Drunk and Near the Edge of the Roof?

edge of the roof

“Sit, be still, listen, because you’re drunk and near the edge of the roof.” Rumi

We are facing a series of crises and we are near the edge of the roof in business, government and in our communities.

“In recent years business increasingly has been viewed as a major cause of social, environmental, and economic problems. Companies are widely perceived to be prospering at the expense of the community…Companies have overlooked opportunities to meet fundamental societal needs and misunderstood how societal harms and weaknesses affect value chains. Our field of vision has simply been too narrow.” Professor Michael Porter, Creating Shared Value, Jan/Feb 2011, Harvard Business Review

“Most of our communities are fragmented…The absence of belonging is so widespread that we might say we are living in an age of isolation. Our isolation occurs because western culture, our individualistic narrative, the inward nature of our institutions and professions, and the messages from our media, fragment us…What keeps this form changing is that we are trapped in a tired old narrative of who we are. If the narrative does not shift, we will never truly create a common future and work toward it together.” Peter Block, Community: the Structure of Belonging, 2009

Whilst our reflex response may be to throw our hands up in despair, carry on with what we were already doing and blame “them”, the sanest and most effective thing may be to pause for a moment, try and understand the deeper structure and causes behind our current dilemmas, our part in unawarely contributing to these problems, and then figure out some practical steps in a new direction, hopefully away from the edge of the roof.

A friend of mine said the theme for current times was – Asking Big Questions and Finding Practical Answers – the latter not as neat solutions but as practical ways of leading, bringing something new into the world. One first step is to reclaim the idea of leadership in a very ordinary, everyday way, so that is seen as a quality that exists in all human beings. I like Professor Peter Hawkins’ notion that “leadership begins when you stop blaming others for things not working and start taking responsibility.” I hope this blog will provide a space to reflect on the messy reality of what it means, in practice, to lead and follow in the complex human systems of which we are all part – families, neighbourhoods, communities, organisations, society.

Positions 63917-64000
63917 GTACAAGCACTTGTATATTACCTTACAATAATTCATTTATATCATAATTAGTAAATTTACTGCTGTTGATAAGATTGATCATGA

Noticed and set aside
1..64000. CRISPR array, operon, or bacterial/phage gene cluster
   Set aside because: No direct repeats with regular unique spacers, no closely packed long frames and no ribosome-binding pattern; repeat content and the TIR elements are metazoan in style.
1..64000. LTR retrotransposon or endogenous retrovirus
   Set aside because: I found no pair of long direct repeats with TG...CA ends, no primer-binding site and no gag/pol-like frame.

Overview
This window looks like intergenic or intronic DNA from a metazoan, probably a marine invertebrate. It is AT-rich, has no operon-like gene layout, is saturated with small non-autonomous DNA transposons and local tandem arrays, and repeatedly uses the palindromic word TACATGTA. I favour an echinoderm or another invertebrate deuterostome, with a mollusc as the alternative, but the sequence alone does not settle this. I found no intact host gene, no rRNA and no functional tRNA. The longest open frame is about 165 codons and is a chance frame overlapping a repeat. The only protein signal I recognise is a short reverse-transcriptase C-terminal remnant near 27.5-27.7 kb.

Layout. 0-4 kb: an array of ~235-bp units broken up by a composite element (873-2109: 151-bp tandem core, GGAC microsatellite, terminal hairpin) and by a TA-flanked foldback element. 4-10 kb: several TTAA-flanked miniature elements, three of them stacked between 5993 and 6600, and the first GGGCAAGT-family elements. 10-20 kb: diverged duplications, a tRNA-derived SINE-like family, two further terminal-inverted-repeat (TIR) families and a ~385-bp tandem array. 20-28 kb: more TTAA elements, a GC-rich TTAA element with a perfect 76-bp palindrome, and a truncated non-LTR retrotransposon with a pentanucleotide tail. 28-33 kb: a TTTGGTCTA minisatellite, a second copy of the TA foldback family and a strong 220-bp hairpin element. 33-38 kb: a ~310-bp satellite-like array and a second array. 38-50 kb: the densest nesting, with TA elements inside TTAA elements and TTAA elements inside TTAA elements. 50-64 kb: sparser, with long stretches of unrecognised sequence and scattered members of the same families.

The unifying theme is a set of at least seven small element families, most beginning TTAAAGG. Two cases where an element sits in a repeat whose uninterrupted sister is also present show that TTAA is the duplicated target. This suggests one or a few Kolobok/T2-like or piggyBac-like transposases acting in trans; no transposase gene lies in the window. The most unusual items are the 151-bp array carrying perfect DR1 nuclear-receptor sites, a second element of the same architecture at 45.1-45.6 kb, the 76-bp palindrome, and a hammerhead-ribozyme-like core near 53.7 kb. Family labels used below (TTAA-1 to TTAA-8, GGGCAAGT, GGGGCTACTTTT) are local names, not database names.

Another purpose of this blog related to the challenges above is to illuminate how we learn to combine three interdependent levels of action – the systemic, the interpersonal and the personal/individual – all of which are necessary to create sustainable change. Systemic thinking invites us to pay attention to context and trends, not just snapshots of experience. And our bigger social context is one of ambiguity and uncertainty.

In our practice of leadership, old ideas and assumptions still hold great sway. We are creatures of our culture and so we are not immune to its effects; I see the contradictions in myself and others, between what I aspire to and the ingrained habits and deeply embedded governing ideas that shape my behaviour.

Leadership is embracing the freedom and choice we have in everyday matters, as well as on the big questions, to be creators of our lives. Many of our organisational and societal structures have encouraged us to sleep, to retire on the job. Leading our lives in an everyday sense, taking responsibility for what we create in the world, and in our organisations, is what can provide our lives with meaning and purpose. This is the joy of leading.

Peter Block, of whom more in the next posting, asserts that powerful questions are more useful than answers, in that they demand engagement, and engagement creates accountability. So two questions to engage us:

How are you choosing to exercise your freedom and lead in your everyday life?

How are you helping enact the future which is waiting to emerge?

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One Response to Drunk and Near the Edge of the Roof?

  1. Stuart Reid says:

    I’m really glad you’ve started a blog John, and am looking forward to your thoughtful posts.

    This post was very helpful to me, because I am struggling at the moment with my own position on leadership, hierarchy and power within organisations, and how I relate to that as an external consultant. So it was good to read your idea about reclaiming “the idea of leadership in a very ordinary, everyday way, so that is seen as a quality that exists in all human beings.” Leadership rather than Leaders. Thanks.

    Stuart

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